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A Burgeoning Rap Scene Is Breaking Out in Dubai

A Burgeoning Rap Scene Is Breaking Out in Dubai

A Burgeoning Rap Scene Is Breaking Out in Dubai

Tac would like to make something clear about his life in Dubai.

“I’m really broke. We’re all broke as f*ck here.”

As a rising rapper in a city so often viewed as the nucleus of global wealth, he feels like something of an outlier. But Tac is part of an emergent musical subculture in the region: one that is unravelling the stereotypes about the Middle East, and carving out a space for itself in the process.

Though some musicians of Middle Eastern origin have found worldwide success (most notably DJ Khaled, who is of Palestinian descent, and French Montana, who was born in Morocco), there have been no artists living and working in the region that have achieved the same level of international fame.

A new generation, though, hopes to be the first, and is looking at the template set by K-Pop and Latin American artists – all of whom reached mainstream recognition without the support of the American record industry. But the UAE has one-fifth of the population of South Korea — and almost 90% of them are expatriates, not locals. Can such a small and splintered audience create a critical mass of hype, to propel an artist towards fame?

Tac believes so. “We have a culture here, which nobody knows about,” he says. “We’ve never had anyone repping the city like that. So that’s our job now.”

“We took the culture from the West, but we’re doing it our way.”
He is relatively new to the music industry, having grown up in a household without connections to it. “My parents weren’t against music, but they never really facilitated it at home,” he says. “I just never really got that musical influence growing up. But at around 12 years old, I came across a hip hop record. And from there, I just fell in love.”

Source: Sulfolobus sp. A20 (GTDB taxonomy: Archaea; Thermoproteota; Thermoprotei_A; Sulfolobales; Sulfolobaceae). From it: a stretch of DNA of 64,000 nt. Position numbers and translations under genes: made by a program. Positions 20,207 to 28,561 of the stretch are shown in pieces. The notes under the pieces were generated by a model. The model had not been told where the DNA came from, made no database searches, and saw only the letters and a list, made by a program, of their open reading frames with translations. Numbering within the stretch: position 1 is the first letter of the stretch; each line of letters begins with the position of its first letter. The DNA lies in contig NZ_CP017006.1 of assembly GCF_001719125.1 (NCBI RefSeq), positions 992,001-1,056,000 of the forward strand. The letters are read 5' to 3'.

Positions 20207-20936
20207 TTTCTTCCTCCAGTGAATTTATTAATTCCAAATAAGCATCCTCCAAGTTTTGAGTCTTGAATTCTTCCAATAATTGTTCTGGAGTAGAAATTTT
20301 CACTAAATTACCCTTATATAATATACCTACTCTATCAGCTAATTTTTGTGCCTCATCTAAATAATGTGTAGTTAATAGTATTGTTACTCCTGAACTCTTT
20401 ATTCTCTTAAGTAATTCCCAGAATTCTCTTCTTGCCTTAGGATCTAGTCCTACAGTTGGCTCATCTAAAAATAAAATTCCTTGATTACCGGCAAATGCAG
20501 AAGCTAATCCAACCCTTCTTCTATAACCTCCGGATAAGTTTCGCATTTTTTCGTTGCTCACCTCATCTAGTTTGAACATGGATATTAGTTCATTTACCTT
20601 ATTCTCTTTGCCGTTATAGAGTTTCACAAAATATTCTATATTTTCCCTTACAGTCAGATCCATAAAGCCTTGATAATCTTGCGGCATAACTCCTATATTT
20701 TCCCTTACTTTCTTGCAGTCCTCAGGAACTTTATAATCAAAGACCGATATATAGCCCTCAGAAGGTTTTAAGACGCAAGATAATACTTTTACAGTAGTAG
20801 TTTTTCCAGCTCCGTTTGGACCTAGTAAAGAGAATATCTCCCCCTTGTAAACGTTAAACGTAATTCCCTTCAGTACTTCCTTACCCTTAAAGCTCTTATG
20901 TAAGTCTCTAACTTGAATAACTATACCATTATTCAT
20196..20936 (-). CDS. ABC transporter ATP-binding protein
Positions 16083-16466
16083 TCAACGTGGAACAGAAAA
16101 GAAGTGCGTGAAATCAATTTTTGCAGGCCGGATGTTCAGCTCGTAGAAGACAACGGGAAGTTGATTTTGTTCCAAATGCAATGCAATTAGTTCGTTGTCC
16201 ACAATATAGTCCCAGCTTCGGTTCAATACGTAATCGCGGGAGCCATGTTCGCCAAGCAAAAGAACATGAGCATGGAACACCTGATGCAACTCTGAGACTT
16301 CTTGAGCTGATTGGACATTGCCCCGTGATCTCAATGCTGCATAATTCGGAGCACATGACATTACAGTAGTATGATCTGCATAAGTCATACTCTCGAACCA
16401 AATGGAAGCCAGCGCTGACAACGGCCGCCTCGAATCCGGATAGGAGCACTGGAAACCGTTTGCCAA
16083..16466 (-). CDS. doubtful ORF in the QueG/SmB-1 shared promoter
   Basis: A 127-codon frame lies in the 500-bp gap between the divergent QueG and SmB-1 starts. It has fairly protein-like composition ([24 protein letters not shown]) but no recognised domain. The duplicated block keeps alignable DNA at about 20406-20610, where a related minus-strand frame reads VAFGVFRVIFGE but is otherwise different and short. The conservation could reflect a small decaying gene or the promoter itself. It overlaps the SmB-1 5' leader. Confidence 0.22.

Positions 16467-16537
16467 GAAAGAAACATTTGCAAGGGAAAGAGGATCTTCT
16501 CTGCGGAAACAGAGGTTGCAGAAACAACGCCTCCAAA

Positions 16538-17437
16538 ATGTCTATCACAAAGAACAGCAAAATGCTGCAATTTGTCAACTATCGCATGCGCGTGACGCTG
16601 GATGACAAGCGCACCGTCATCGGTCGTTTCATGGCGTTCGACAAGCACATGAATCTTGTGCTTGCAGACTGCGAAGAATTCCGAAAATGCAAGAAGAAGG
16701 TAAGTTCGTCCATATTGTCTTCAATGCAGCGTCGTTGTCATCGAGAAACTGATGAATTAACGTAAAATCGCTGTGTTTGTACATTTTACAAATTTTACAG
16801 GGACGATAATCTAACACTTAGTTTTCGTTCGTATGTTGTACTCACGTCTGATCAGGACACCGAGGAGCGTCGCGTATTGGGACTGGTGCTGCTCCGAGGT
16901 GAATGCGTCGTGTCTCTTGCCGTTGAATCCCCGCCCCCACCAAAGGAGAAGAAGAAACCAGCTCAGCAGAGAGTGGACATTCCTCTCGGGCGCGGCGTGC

But since focusing on music four years ago, Tac has become a rising presence, known for his melodic and introspective approach to rapping on singles including ‘Bounce’ and ‘Wessside’. In 2019, he was invited to perform as a headline act at Sole DXB, the region’s largest streetwear event, alongside heavyweights like Mos Def and Talib Kweli.

Though he raps in English, Tac believes that his music has a quality that’s uniquely influenced by his upbringing in Dubai. “The difference is in our perspectives,” he says. “It’s the acknowledgement that we are Dubai kids — we’re not American, we’re not British.”

By way of example, he points to a contemporary of his, Freek, who has amassed 1.4 million YouTube views for his track ‘Wala Kilma’ [an Arabic slang expression that translates, loosely, to ‘shut up’]. “It’s a phrase that, you don’t need to be Arab to use it, but it’s a perspective that only he has,” says Tac. “It’s because he’s one of us. And no one else could have that perspective, unless they’re one of us.”

Freek is arguably the biggest success story in Dubai’s nascent rap scene, and a figure that many other local artists often make reference to. He has a fast-growing online audience, despite making music solely in Arabic. “I always thought that if I wanted to make it, I’d need to rap in English, because that’s where the industry is,” he says. But when a chance recording of a parody song, ‘Batali’ (which means “unemployed”), blew up online, his assumptions were upended. “Suddenly everyone started singing along to the hook, even if they didn’t know what it meant” he recalls. “It made people think that Arabic is kind of cold.”

More recently, Freek began collaborating with Live Base, a talent and bookings agency in Dubai that offers studio space and representation to musicians within the city, while building their profile beyond the UAE. “Their vision is sick,” says Freek. “They want to build a bridge between Dubai and the Western world. We’ve never had this bridge before.”

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